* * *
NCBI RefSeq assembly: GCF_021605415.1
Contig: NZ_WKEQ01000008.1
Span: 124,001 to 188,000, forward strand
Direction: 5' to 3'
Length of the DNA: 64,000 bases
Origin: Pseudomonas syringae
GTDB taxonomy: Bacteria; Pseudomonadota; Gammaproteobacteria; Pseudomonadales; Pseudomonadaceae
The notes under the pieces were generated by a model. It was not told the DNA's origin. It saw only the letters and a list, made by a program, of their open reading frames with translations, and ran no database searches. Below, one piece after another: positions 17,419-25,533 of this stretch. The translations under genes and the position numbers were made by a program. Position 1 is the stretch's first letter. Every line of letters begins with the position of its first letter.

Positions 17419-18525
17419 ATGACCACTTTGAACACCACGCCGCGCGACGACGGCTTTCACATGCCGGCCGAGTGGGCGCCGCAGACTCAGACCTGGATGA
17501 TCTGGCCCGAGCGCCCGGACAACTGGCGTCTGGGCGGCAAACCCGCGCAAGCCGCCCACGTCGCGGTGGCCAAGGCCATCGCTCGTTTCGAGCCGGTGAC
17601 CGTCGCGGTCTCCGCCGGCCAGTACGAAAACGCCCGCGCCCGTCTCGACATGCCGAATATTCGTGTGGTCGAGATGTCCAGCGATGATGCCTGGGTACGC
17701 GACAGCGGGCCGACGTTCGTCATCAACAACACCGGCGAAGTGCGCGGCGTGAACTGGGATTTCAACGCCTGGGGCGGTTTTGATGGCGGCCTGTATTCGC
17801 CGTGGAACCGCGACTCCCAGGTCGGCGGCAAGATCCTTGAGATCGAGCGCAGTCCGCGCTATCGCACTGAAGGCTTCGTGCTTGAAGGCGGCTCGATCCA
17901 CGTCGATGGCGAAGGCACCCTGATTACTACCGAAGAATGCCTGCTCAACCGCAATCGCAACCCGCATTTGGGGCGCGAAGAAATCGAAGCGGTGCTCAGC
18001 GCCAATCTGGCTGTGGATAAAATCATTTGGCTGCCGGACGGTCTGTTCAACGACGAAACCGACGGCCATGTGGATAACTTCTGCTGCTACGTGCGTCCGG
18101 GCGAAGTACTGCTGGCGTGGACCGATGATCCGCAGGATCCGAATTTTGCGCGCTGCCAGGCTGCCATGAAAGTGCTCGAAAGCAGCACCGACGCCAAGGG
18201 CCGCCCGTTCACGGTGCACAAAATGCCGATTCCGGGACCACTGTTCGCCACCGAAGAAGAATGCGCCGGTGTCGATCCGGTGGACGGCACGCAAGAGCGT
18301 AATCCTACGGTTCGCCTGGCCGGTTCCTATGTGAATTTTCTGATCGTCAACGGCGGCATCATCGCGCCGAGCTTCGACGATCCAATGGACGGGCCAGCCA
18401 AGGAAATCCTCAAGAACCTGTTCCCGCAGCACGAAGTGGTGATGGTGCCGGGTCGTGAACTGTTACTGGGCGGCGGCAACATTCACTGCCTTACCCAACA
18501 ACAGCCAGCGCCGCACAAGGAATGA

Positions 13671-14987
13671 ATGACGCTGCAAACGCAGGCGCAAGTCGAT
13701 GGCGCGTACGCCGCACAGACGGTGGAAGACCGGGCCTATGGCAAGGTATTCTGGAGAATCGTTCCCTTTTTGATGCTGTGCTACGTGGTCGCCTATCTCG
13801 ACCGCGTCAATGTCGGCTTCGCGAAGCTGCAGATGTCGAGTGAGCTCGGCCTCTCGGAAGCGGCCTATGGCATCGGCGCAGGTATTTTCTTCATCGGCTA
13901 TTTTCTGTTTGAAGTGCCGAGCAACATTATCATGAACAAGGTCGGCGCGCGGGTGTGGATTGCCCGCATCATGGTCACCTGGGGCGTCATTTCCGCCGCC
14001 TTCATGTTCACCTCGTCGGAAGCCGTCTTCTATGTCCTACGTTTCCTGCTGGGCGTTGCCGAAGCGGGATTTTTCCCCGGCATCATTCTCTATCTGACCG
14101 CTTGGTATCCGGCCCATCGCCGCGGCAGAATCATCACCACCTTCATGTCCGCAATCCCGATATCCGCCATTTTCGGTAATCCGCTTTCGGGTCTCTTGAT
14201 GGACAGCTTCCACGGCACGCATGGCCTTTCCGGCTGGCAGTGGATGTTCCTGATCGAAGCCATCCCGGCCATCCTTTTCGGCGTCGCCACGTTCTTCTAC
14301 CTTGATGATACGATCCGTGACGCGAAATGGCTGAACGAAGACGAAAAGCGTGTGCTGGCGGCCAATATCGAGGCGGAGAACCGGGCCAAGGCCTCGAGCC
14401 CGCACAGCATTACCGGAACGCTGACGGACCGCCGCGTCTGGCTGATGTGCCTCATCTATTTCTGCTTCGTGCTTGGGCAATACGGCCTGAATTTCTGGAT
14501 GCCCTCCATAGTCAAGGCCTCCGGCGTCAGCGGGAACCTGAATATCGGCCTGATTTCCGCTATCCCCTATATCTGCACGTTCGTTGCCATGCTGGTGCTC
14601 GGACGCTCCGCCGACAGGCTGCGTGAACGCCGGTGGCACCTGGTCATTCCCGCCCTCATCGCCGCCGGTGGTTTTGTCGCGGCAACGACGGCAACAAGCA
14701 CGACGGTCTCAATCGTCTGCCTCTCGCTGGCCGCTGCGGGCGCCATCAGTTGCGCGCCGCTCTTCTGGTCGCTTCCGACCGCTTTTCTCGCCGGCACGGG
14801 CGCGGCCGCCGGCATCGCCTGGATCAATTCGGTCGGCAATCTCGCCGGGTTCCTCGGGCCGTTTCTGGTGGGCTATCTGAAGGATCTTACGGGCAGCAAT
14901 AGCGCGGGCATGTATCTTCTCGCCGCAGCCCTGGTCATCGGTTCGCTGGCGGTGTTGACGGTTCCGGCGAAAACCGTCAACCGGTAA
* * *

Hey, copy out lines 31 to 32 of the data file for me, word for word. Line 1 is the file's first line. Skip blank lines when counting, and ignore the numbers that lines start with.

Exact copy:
14401 CGCACAGCATTACCGGAACGCTGACGGACCGCCGCGTCTGGCTGATGTGCCTCATCTATTTCTGCTTCGTGCTTGGGCAATACGGCCTGAATTTCTGGAT
14501 GCCCTCCATAGTCAAGGCCTCCGGCGTCAGCGGGAACCTGAATATCGGCCTGATTTCCGCTATCCCCTATATCTGCACGTTCGTTGCCATGCTGGTGCTC